Khatanga is one of the northernmost settlements of Taimyr (grown on the 72nd parallel of northern latitude). Even at the zenith of "hot" July, the temperature here rises to plus 14 degrees, and in December - January, the air sometimes cools to minus 50. Water in water bodies freezes through two meters, in some places and to the very bottom. And when the side wind blows and a blizzard begins, it is better not to go outside - nothing is visible at arm's length.
The polar sky of the night is darker.
Ripples of deer nostrils.
Hehe hey Oh hey
Ogdo Aksenova (translated from Dolgan)
Living in Khatanga is not easy. And not just because of the climate. The most serious problem is the remoteness of the village from the rest of the world, from big cities. Therefore, the delivery of food and essential goods costs Khatanga people more expensive than the goods themselves, and their cost can be compared to prices somewhere in Monaco. Here are just salaries and social benefits from local residents do not match the European. But a person adapts to all conditions, and the Khatangs have been living on their land for almost 400 years and love their harsh land. Even leaving for the Big land - to study or in search of work - those who were born here never forget their homeland. Having accidentally heard the word “Khatanga” in the Krasnoyarsk minibus or from the St. Petersburg electric train, people happily look around, get acquainted, sometimes exchange addresses, find each other in social networks. It turns out that in fact Khatanga is much larger than a small geographical point on the map, and the history of the village also grows if you put together all the fates of its settlers.
ON THE WAY BY POMOR
The first information about the Khatanga River, on which the village grew, was received by the Russian pioneers from the Tungus around 1605. The Dutch merchant Isaac Massa, who lived in Moscow in the 17th century, mentions her in her book: “Beyond the Yenisei River, there is a river to the east, called Pyasid, and another, called Katanga [Khatanga] ... Travelers found many different islands, rivers, birds and wild beasts. "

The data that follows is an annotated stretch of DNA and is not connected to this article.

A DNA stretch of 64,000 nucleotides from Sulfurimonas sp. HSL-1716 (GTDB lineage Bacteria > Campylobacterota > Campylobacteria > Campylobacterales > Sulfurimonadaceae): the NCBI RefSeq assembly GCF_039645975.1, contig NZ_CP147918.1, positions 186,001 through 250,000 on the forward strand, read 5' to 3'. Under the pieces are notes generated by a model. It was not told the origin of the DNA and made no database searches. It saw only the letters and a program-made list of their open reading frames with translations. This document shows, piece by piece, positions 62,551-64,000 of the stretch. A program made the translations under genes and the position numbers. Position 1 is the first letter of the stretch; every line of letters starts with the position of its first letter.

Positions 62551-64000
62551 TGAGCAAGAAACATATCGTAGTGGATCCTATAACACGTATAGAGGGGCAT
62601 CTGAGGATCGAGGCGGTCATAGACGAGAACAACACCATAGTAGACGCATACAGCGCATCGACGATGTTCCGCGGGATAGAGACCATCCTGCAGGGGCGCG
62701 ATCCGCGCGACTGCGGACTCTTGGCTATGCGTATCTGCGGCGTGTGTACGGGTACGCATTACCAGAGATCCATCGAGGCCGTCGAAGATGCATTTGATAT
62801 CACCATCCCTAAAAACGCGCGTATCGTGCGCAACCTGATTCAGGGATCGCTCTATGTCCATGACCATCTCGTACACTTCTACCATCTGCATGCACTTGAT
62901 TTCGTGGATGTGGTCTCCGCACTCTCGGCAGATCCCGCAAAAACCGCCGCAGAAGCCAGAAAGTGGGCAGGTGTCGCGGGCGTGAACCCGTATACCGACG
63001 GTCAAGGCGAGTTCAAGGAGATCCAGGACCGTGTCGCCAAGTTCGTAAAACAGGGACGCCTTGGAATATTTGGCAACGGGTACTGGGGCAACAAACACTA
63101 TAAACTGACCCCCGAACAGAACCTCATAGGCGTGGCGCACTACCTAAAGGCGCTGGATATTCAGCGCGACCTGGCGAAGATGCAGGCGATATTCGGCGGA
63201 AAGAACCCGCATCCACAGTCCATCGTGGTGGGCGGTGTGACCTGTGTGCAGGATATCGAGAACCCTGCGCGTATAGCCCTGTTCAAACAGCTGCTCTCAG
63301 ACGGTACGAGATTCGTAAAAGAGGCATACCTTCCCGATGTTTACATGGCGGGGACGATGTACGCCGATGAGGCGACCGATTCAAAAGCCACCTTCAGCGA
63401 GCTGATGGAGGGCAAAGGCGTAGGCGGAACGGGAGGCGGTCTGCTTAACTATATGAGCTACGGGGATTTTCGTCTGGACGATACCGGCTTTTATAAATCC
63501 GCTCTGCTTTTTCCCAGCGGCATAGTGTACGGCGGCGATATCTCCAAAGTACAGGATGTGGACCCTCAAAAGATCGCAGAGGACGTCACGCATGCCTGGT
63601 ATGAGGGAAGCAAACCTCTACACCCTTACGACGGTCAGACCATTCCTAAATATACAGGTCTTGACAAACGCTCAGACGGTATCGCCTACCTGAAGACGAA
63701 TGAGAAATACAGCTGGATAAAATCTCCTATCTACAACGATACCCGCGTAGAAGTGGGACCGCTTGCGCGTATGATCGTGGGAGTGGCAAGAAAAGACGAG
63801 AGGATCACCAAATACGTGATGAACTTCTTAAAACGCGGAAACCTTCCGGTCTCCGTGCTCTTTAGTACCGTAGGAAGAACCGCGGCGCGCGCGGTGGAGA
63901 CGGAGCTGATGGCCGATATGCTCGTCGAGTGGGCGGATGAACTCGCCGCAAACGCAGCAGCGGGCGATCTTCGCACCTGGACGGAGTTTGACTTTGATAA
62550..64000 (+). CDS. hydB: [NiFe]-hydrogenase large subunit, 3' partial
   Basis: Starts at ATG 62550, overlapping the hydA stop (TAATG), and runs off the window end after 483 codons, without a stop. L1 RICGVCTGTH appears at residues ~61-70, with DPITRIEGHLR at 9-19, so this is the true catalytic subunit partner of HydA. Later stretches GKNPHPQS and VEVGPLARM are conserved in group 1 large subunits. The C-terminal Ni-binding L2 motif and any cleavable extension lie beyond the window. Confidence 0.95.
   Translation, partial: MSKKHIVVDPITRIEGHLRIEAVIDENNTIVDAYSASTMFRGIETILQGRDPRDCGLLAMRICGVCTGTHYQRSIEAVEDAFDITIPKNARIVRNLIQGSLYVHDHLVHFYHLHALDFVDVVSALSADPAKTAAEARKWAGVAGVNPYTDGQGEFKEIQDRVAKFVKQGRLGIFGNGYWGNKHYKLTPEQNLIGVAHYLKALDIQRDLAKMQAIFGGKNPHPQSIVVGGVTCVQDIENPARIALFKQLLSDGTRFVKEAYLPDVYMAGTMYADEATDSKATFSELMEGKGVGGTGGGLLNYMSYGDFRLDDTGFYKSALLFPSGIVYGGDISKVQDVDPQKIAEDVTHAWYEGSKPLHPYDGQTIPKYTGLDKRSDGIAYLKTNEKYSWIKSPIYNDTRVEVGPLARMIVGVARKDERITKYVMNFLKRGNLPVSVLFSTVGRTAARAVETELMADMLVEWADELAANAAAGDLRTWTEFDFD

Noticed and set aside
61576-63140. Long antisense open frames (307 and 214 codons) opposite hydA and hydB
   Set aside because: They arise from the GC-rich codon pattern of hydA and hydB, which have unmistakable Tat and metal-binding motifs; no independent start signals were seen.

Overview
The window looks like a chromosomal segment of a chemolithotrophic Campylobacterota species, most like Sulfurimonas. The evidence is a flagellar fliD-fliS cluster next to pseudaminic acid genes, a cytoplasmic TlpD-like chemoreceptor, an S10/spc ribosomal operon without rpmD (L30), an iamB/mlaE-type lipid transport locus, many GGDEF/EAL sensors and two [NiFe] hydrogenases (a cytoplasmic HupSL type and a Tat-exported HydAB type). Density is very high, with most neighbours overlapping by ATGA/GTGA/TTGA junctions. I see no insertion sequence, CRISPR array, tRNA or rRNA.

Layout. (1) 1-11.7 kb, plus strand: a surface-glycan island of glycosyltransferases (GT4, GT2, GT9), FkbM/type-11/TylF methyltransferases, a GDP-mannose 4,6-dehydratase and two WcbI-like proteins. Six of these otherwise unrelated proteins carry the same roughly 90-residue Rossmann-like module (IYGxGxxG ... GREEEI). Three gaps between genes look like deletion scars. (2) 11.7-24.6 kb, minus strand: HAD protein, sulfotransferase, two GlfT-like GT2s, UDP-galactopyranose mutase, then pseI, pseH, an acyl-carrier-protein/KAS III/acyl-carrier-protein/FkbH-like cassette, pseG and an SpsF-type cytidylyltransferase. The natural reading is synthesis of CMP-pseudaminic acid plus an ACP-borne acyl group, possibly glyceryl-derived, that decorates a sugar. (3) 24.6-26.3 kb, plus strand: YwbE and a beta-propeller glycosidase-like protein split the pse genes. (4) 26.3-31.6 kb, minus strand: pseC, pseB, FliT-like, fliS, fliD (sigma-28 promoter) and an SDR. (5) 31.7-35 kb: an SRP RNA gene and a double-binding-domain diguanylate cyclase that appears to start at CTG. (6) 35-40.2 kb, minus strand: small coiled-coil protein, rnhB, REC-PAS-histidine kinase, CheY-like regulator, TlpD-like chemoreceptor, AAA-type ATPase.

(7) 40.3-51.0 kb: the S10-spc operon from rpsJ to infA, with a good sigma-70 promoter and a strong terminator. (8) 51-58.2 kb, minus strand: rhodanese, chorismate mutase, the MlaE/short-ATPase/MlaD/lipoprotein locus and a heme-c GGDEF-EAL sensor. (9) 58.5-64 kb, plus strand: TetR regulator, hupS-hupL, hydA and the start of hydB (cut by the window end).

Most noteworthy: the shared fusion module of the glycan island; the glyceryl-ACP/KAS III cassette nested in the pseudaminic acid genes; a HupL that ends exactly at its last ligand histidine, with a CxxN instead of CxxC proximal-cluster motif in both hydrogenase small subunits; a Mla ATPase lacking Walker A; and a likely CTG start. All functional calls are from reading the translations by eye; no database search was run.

The village of Khatanga owes its birth to the pomors and the Mangazeya sea course, which was not fully sea. In some areas he passed along rivers and lakes, and in some places along dry willows. Used for trade, transportation of furs and collection of yasaka. Yasak - from the Turkic "yas" - the law: the obligatory tribute that the Siberian and northern peoples had to pay to the "Great White King". Usually, tribute is charged with “flesh of junk”, that is, with expensive furs: two sable pelts per person per year.
The local population was engaged here in hunting and fishing, led a nomadic way of life, so he had no permanent settlements. Well, in order to collect a tribute, to make a bargain, it required pomors reliable parking, but such, where you can sit for a long time and wait, “while the midday wind will carry the ice”. Thus, new “yasak winter quarters” appeared on the Mangazeya route: Pustozersk, Nadyma, Turukhansk, Khatanga. And they appeared in the most convenient places. Khatanga - on a high river bed, from where a good view of the high water was opened and where no flood reached.
The first wintering on Khatanga belongs to the year 1626, and in the documents it is listed as Sock. Such high steep peninsulas (or capes) on rivers and seas were called explorers by “noses” or “toes”. The local population of Dolgans and now calls him Nasko.
KHABAROV, LAPTEV, DESHNYEV
From the first years of its existence, Nasko became the most important center for the advancement of Russian explorers in Northern Siberia.
The first travelers swam to yasach wintering on the cochs - wooden single deck ships that were built without the use of metals. Often they had to be dragged over land to shorten the path. The hull of the ship was like an egg, which contributed to squeezing the ship to the surface during compression by heavy ice. Later, the secret of the construction of kochi was lost, no matter how much our contemporaries tried to reproduce a similar construction, they could not achieve the former lightness and stability of the vessel: the ancient coast-dwellers carried their secrets with them to eternity.
The paths to Khatanga along rivers with portages were mastered by detachments of Vasily Sychev, Yakov Semenov and the famous Erofei Khabarov. An outstanding Russian navigator Cossack ataman Semyon Dezhnev visited this land. Khariton Laptev wintered here with his team, which he described in detail in his notes. As a result of these trips, new geographical names of rivers, lakes, islands, and ostaries began to appear on the drawings and maps of Russia.